Having the flu is a real hit.
And for some vulnerable groups it can be fatal. The previous flu season, 2017/2018, was the record number that ended up in hospitals and 1,400 who died from influenza, according to the Public Health Institute.
It is our own body's fight against the virus that gives the feeling of illness, says Tone Gregers. She is the first teacher of biology at the University of Oslo.
– The body grows the temperature, because then it becomes unfavorable for the virus to multiply in our cells. Some inflammatory agents that kill the infected cells are secreted and eventually a more durable immune response is formed, says Gregers, who has also written a book on vaccines.
We can also get such a lasting immune response by taking
However, it cannot last long. Your immune system may not necessarily know the flu virus when it hits again next season.
It's about how a virus turns into many.
Because when the flu virus spreads in our body, there are many errors along the way: The pathogen of the virus mutates very easily.
Many mutations can cause the virus to stop functioning. But as long as they can still attack our cells – and multiply inside them – many mutations will benefit.
– The influenza virus can change the suit and sneak away from the immune system. Therefore, measles is a childhood disease, while influenza has episodes in life, Hungnes explains.
In addition, there are several different types of influenza viruses. And within each of these types, the viruses change from year to year.
But what is it about the flu virus that causes it to mutate so often?
Part of the explanation is about what the genetic material is made of. Thus, the recipe is inside the virus, which tells how the virus is to multiply.
For while the viruses that, for example, give chickenpox and herpes have the same type of heredity as us – the DNA influenza virus has a recipe made from another substance.  – Influenza virus is an RNA virus, and they mutate much faster, explains Bjarne Bogen, professor of immunology at the KG Jebsen Center for Research on Influenza Vaccines at the University of Oslo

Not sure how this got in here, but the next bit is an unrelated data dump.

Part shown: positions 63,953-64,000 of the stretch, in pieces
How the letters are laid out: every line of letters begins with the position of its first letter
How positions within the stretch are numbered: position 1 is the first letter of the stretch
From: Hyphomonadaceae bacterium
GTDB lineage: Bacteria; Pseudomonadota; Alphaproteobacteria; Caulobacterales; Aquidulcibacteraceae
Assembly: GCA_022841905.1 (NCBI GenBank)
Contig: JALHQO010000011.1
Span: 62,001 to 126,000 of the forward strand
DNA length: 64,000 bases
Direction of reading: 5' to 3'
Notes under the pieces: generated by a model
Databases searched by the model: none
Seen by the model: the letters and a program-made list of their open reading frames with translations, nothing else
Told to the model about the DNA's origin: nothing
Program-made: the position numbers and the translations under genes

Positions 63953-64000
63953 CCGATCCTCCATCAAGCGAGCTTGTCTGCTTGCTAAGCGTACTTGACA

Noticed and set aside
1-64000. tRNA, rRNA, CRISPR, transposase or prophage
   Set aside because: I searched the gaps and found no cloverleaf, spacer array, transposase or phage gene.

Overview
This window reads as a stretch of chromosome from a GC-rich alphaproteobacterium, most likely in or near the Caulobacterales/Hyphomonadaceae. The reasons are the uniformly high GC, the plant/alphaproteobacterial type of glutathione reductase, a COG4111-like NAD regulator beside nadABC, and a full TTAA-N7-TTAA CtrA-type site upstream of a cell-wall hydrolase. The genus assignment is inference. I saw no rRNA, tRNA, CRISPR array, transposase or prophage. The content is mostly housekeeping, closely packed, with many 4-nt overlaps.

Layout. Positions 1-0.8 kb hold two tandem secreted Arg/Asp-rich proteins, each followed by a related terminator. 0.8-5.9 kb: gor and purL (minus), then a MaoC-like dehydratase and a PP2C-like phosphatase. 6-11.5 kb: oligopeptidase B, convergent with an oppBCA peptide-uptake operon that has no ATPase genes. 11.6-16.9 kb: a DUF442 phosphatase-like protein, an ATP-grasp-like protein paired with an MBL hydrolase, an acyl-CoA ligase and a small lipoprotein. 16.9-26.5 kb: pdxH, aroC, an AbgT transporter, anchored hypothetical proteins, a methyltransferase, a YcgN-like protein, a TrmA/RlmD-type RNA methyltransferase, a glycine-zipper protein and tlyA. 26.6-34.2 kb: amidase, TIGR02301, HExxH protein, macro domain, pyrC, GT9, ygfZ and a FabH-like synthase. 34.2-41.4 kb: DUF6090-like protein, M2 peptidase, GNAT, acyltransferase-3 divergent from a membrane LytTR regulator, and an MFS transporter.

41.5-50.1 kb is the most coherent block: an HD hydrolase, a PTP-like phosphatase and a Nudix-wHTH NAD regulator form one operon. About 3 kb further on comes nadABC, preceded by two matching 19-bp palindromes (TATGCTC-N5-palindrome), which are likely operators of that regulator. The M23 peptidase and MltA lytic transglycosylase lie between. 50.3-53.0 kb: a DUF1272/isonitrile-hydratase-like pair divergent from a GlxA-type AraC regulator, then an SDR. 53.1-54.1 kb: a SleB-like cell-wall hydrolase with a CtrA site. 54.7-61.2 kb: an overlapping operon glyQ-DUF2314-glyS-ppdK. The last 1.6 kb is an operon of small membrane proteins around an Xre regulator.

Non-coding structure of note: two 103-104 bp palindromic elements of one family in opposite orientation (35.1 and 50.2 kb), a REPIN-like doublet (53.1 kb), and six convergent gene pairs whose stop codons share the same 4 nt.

And it is not just the influenza virus that has this easily mutated heritage.
– The HIV virus is also an RNA virus, and it mutates extremely quickly, while there are other viruses that do not change much, and then a vaccine will be a lifetime, says Bogen.
Mutates inside the body
But as long as the virus is outside the body, this internal recipe lies untouched in a small capsule.  So they cannot live or reproduce without cutting someone else's cells. Therefore, viruses have not been considered as living beings.
But when a small virus capsule hits one of your cells, it attaches and injects its inheritance. Then your cells think the virus's inheritance is your own.
The consequence is that your own cells do the job for the virus and create a bunch of new viruses.
And this is when the mutations occur.
– We have flu viruses that circulate throughout the year – either in the air or in humans. As long as the viruses can visit a host, they change, says Gregers.
And there are in particular many changes in RNA viruses, which have a more fragile genetic material than DNA viruses.
Spikes on the surface
But to make it even more confusing, measles also has a legacy made from unstable RNA.
And this disease we have good vaccines against.
So to really understand what's so special about the flu virus, we have to look at the outside of the viral capsule that is around the hereditary.
There are some proteins that act as nails that can be attached to our cells. And the flu virus spikes are very flexible compared to other viruses.
– The influenza virus can withstand many more changes in the proteins that sit on the surface, Hungnes explains.
So the proteins on the surface can change as the inheritance mutates without stopping real. And so they escape from our immune system, which has only learned to recognize an old variant of the nails.
The corresponding nails on the outside of the measles virus, on the other hand, do not withstand any particular change.
Mixtures of viruses
But Bogen and his colleagues are trying to make a vaccine that can protect against all types of influenza. Ideally for the rest of life.
The hope is that the new vaccine can also protect against pandemics.
For, from time to time, an influenza virus infects humans and humans and creates a new worldwide influenza wave. The last was swine flu in 2009.
Bird flu and swine flu may be fatal to people who get it, but it rarely infects the species.
But some of the worst pandemics we have had are due to a cross between human and animal viruses.
Spanish disease may have been a cross
Both Asian disease in the 50s and Hong Kong disease in the 90s were the result of such crossings. can occur inside an animal that is infected, for example with both swine flu and human influenza simultaneously.
When the virus multiplies inside one of the cells of this animal, little bird flu and a human influenza virus may end up in a new virus.  – It is when you get a combination of genetic material from these different viruses that you get quite radically different viruses, says Bogen. [1 9659002] If such a mixed virus easily infects people – and causes serious illness – it can quickly lead to another deadly pandemic.